The tag team championship match came next, which saw the Beverly Brothers (Beau and Blake) attack the Natural Disasters (Typhoon and Earthquake) before the bell. The Disasters used their size and strength to gain the advantage, but Earthquake accidentally performed an avalanche on Typhoon. The Beverlys controlled the match for several minutes, with Blake executing a splash and a front facelock. Typhoon recovered and clotheslined both opponents but was unable to tag in Earthquake. Later, Typhoon attempted to make the tag again, but Beau distracted Earthquake; while the referee's back was turned, The Beverlys' manager, The Genius handed Blake a metal scroll, which Blake used to hit Typhoon. Typhoon recovered, however, and Earthquake entered the ring and controlled the remainder of the match. He performed a powerslam on Beau before pinning him with an Earthquake splash.

The following match, which was not shown on the telecast in the United Kingdom as Repo Man was unable to perform many offensive maneuvers against Crush. Crush used his size advantage to perform a Gorilla press slam on Repo Man. Repo Man performed a back suplex, but Crush showed no sign that the move affected him. Crush continued to dominate the match with such moves as a belly to belly suplex. Repo Man eventually tried to attack Crush by jumping off the top rope, but Crush caught him and performed the Cranium Crunch to win the match by submission.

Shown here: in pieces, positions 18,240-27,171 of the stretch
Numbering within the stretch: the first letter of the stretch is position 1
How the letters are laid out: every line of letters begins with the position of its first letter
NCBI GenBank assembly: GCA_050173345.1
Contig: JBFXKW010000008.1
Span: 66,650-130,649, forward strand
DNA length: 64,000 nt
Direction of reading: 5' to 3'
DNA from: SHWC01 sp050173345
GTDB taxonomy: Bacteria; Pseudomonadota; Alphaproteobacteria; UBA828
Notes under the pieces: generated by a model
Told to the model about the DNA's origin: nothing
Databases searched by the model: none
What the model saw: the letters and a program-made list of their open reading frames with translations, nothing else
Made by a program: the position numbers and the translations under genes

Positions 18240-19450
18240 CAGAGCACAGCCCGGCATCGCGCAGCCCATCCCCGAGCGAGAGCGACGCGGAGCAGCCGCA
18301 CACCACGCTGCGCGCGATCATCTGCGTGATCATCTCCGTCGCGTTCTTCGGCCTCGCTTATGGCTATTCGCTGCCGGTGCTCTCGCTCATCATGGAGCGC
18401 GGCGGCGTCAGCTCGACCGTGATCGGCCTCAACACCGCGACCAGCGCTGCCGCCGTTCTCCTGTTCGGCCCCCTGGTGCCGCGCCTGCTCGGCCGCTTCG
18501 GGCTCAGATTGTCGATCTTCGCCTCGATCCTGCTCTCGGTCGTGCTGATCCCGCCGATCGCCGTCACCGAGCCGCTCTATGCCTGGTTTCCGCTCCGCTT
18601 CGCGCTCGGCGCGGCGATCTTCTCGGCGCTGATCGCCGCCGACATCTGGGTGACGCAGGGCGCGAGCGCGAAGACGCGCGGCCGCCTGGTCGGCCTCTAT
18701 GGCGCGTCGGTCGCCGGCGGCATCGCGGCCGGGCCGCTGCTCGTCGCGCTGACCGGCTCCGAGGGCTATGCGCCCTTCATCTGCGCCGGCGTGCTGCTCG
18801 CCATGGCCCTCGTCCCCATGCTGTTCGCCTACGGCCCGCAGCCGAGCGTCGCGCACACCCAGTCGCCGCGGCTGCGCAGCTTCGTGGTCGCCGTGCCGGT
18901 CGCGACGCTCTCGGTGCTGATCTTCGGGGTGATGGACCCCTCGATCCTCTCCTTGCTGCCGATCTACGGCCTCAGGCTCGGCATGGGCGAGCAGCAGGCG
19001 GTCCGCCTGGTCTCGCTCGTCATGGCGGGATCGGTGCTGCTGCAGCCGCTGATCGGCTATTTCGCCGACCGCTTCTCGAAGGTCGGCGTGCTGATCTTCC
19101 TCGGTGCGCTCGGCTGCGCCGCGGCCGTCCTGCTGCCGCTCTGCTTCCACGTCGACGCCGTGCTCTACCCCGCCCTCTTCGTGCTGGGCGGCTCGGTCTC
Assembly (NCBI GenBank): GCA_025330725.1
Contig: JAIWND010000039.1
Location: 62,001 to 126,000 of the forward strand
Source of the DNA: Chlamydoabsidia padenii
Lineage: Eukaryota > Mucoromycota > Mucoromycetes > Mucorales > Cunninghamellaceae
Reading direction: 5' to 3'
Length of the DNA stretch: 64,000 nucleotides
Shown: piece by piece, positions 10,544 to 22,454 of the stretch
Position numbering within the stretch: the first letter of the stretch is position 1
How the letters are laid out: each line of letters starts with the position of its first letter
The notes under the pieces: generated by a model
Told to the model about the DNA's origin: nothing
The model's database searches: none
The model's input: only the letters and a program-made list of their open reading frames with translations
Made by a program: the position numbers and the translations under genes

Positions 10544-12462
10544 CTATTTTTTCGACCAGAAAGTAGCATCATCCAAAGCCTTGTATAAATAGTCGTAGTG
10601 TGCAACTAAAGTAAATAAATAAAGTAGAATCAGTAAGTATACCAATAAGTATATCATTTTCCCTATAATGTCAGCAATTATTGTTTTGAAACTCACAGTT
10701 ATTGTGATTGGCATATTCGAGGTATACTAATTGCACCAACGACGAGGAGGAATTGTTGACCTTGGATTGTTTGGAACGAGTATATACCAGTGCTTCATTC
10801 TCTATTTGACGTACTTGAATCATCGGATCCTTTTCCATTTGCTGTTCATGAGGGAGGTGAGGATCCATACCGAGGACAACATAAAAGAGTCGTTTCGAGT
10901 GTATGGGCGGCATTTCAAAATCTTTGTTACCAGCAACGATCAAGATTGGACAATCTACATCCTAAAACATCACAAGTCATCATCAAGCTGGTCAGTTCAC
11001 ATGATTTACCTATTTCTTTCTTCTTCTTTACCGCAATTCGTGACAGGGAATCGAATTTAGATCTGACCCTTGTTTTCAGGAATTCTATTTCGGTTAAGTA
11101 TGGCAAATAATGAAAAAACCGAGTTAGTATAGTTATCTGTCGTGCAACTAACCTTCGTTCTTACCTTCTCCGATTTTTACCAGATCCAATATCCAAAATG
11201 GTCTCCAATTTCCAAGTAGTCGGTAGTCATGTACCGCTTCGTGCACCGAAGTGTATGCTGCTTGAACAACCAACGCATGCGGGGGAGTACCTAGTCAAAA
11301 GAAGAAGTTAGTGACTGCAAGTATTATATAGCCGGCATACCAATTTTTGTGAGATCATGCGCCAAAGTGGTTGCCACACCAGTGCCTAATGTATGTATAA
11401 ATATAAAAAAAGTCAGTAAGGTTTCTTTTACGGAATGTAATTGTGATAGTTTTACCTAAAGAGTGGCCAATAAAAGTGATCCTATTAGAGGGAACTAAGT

One of the two main event matches came next, as Randy Savage defended the WWF Championship against the Ultimate Warrior. Although Mr. Perfect had claimed that he would be in the corner of one of the competitors, he did not come to ringside for the beginning of the match. Savage and the Warrior traded the advantage back and forth, with Savage performing several clotheslines and punching his opponent and the Ultimate Warrior countering with atomic drops. Savage executed two double axe handles from the top rope, but the Warrior caught him when Savage attempted the move a third time. After the Warrior missed a move and fell outside the ring, Savage jumped from the top rope and performed another double axe handle. Once the wrestlers got back into the ring, Ric Flair and Mr. Perfect walked down the aisle and stood at ringside. The match continued as normal until Perfect reached into the ring and tripped Savage, who was running to gain momentum for a maneuver. The Ultimate Warrior accidentally threw Savage into referee Earl Hebner. As a result of the Hebner was not able to make the three-count when Savage pinned the Warrior after performing a diving elbow drop. Perfect and Flair revived the Ultimate Warrior, only to attack him when he stood up. The Warrior recovered and attempted to execute a running splash, but Flair hit him with a chair. Savage saw the Warrior injured and realized that Flair and Perfect were causing trouble rather than trying to help either man. In retaliation, Savage jumped off the top rope to attack Flair, but Flair hit him in the leg with a chair. Savage was unable to get back into the ring, so the Ultimate Warrior won the match via countout. Flair and Perfect continued to attack Savage until the Warrior chased them away. Savage and the Ultimate Warrior then hugged and walked backstage together.